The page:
National Conference of State Legislatures
[A report on the conference held in Philadelphia, Pennsylvania.
GroundSwell, July-August 2009]
This was Public Revenue Education Council's (PREC) fourteenth
showing at the NCSL's annual Legislative Summits and the second time
in Philadelphia. PREC's first time in Philadelphia was in 1997. Al
and Pat Lubin, two loyal PREC members, drove to Philadelphia to help
with the exhibit booth but had to return home do to illness. Sandra
(my wife) was with me to help and Mike Curtis also came to help. So
all went well.
This year was much different. Joshua Vincent scheduled his whole
staff to come to the Convention Center to help. PREC wants to thank
Barbara Maloney, Eron Lloyd, Cazie Perry, Richard Biddle and Ed
Dodson for being so helpful. They also had a chance to visit the
other exhibit booths in the Convention Center. All but Joshua
Vincent seem to be a bit shy about attracting people to the PREC
booth. Having Joshua Vincent at the booth was a wonderful
experience. He was able to speak to any State Legislator and any
Foreign Legislator about land tax issues in their state or nation.
The NCSL is the nation's largest, most influential and prestigious
organization of state legislators and legislative staff. The annual
summer meeting brings together thousands of the (7,000 plus)
legislators. This year 5,373 people attended including 800
legislators and 505 legislative staff. Because of the economy fewer
people attended this year. Next year the summit will be July 25 to
29 in Louisville, Kentucky.
Joshua Vincent is going to make an effort to arrange a workshop
concerning land tax issues at the Louisville Summit. If he calls on
you for help or support please respond generously. As Georgists we
need to educate the state legislators about land tax issues or we
will make slow progress in changing the laws to tax land instead of
homes, buildings, wages and sales. The legislators are organized
through the NCSL to lobby official in Washington, D.C, We need to
influence the state legislators at their annual meetings. The PREC
exhibit booth is helpful but Joshua Vincent's workshop will make a
Joshua Vincent and his staff attend and work other public policy
conferences and conventions. Their experience helped PREC. This year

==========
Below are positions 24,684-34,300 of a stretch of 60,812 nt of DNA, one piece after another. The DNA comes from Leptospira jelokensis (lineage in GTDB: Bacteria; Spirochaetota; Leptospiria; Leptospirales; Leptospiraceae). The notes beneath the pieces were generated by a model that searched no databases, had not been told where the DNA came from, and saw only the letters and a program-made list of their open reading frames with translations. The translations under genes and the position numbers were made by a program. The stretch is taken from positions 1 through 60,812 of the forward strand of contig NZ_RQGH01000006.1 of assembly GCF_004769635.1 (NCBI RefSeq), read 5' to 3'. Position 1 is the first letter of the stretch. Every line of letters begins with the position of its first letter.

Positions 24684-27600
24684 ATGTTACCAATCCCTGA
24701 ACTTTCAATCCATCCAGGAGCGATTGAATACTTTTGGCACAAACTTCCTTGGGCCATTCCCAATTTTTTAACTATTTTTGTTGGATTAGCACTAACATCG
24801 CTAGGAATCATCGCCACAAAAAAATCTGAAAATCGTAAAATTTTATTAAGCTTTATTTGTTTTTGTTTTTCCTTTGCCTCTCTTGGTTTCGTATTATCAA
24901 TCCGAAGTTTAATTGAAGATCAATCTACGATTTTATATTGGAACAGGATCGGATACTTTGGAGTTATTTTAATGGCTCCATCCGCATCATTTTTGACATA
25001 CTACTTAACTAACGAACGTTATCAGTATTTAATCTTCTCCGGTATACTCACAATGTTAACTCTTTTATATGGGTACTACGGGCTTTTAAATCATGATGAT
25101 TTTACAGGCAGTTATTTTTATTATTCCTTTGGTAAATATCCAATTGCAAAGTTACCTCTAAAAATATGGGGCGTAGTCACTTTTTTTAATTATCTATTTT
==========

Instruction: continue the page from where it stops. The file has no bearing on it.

PREC had a larger exhibit booth because more people were available
to work at the booth. The booth was 20' X 10' instead of 10' X 10'.
Joshua Vincent installed a large exhibit display explaining "Incentive
Taxation" including colorful charts and graphics. He also
provided a literature stand that was easy for legislators to pick up
information of interest to them. He also had a bowl to collect
business cards and offered a gift to the lucky winner of the card
chosen on the last day of the exhibits. I asked Joshua Vincent and
his staff each to write a report and to send the reports to
GroundSwell for a complete understanding of what happens at the NCSL
summits. Eron Lloyd had a portable computer and was able to show
booth visitors assessment maps and Geographical Information System
maps concerning site-value. Having such valuable skills are very
important to the advancement of site-value taxation.
All the Georgist helpers commented on the location of PREC's
exhibit booth. Next year the location will be even better. PREC was
number 40 in the "pecking order" for the location
selection of its booth for 2010. We will be 50 feet from the
entrance to the exhibition hall. Fourteen years ago we were in the
back of the hall near the restrooms and the concession stands. We
had difficulty passing out literature because people were rushing to
the restrooms and others were carrying food and drinks and did want
anything else to carry.
This year we had no trouble getting our literature and the large
display to and from the booth. We did not have to use the loading
docks because the local Georgists knew where to park and unload and
made it easy to carry and cart everything in and out. Joshua Vincent
had literature and legislation concerning current land tax
practices. PREC had literature from Common Ground-USA and greatly
improved copies of "A Synopsis of Progress and Poverty" by
Henry George. Mark Sullivan and the Robert Schalkenbach Foundation
published these very colorful and attractive booklets. The editing
and design were skillfully done by Lindy Davis. PREC is very
thankful to all the Georgist individuals and groups that supply us